A Toll-like receptor 2 agonist-fused antigen enhanced antitumor immunity by increasing antigen presentation and the CD8 memory T cells population
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Chiao-Chieh Wu1,2, Shih-Jen Liu2,3, Hsin-Wei Chen2,3, Kuan-Yin Shen2, Chih-Hsiang Leng1,2,3
1Graduate Institute of Life Sciences, National Defense Medical Center, Taipei 114, Taiwan
2National Institute of Infectious Disease and Vaccinology, National Health Research Institutes, Miaoli County 350, Taiwan
3Graduate Institute of Immunology, China Medical University, Taichung 40402, Taiwan
Chih-Hsiang Leng, email: [email protected]
Keywords: rlipo-immunogen, Toll-like receptor 2, antigen presentation, tumor regression, memory T cells
Received: October 21, 2015 Accepted: March 31, 2016 Published: April 26, 2016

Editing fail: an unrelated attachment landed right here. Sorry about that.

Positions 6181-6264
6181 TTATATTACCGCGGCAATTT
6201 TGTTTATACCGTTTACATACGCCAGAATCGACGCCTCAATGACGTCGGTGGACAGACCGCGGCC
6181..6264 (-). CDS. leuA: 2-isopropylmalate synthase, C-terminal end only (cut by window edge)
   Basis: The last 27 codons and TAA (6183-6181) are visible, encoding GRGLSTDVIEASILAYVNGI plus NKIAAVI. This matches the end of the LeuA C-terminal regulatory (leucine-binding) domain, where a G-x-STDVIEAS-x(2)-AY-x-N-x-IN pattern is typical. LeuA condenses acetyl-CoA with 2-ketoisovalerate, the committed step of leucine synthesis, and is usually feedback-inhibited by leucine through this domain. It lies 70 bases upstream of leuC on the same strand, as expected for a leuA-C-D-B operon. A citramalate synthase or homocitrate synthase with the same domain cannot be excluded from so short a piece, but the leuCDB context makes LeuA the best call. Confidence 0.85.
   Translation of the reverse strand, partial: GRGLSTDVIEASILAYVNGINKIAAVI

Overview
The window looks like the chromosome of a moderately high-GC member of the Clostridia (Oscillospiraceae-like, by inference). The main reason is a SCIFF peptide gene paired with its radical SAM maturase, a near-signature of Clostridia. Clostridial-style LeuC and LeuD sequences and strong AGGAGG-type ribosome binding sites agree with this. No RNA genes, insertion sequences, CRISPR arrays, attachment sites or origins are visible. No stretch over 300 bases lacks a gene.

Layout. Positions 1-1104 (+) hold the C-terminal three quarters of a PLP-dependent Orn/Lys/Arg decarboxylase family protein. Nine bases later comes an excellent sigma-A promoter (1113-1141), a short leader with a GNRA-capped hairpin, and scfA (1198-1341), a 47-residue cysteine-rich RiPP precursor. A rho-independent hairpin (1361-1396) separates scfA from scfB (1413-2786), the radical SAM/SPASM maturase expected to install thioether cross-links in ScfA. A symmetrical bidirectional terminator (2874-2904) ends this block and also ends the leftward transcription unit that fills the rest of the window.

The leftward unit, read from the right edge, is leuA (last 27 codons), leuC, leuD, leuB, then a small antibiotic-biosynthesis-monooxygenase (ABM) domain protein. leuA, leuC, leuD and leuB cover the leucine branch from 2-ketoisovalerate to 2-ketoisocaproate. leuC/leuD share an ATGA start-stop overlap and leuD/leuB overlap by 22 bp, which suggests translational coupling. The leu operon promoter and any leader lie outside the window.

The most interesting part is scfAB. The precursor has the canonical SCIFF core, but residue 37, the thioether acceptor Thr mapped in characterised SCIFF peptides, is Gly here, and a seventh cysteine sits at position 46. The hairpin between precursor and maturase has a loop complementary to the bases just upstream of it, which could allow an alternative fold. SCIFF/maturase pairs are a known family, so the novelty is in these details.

The induction of long-lived effector CD8+ T cells is key to the development of efficient cancer vaccines. In this study, we demonstrated that a Toll-like receptor 2 (TLR2) agonist-fused antigen increased antigen presentation via TLR2 signaling and induced effector memory-like CD8+ T cells against cancer after immunization. The N-terminus of ovalbumin (OVA) was biologically fused with a bacterial lipid moiety TLR2 agonist to produce a recombinant lipidated ovalbumin (rlipo-OVA). We demonstrated that rlipo-OVA activated bone marrow-derived dendritic cells (BM-DCs) maturation and increased antigen presentation by major histocompatibility complex (MHC) class I via TLR2. After immunization, rlipo-OVA skewed the immune response towards T helper (Th) 1 and induced OVA-specific cytotoxic T lymphocyte (CTL) responses. Moreover, immunization with rlipo-OVA induced higher numbers of effector memory (CD44+CD62L−) CD8+ T cells compared with recombinant ovalbumin (rOVA) alone or rOVA mixed with the TLR2 agonist Pam3CSK4. Accordingly, the CD27+CD43+ effector memory CD8+ T cells expressed high levels of the long-lived CD127 marker. The administration of rlipo-OVA could inhibit tumor growth, but the anti-tumor effects were lost after the depletion of CD8 or CD127 cells in vivo. These findings suggested that the TLR2 agonist-fused antigen induced long-lived memory CD8+ T cells for efficient cancer therapy.
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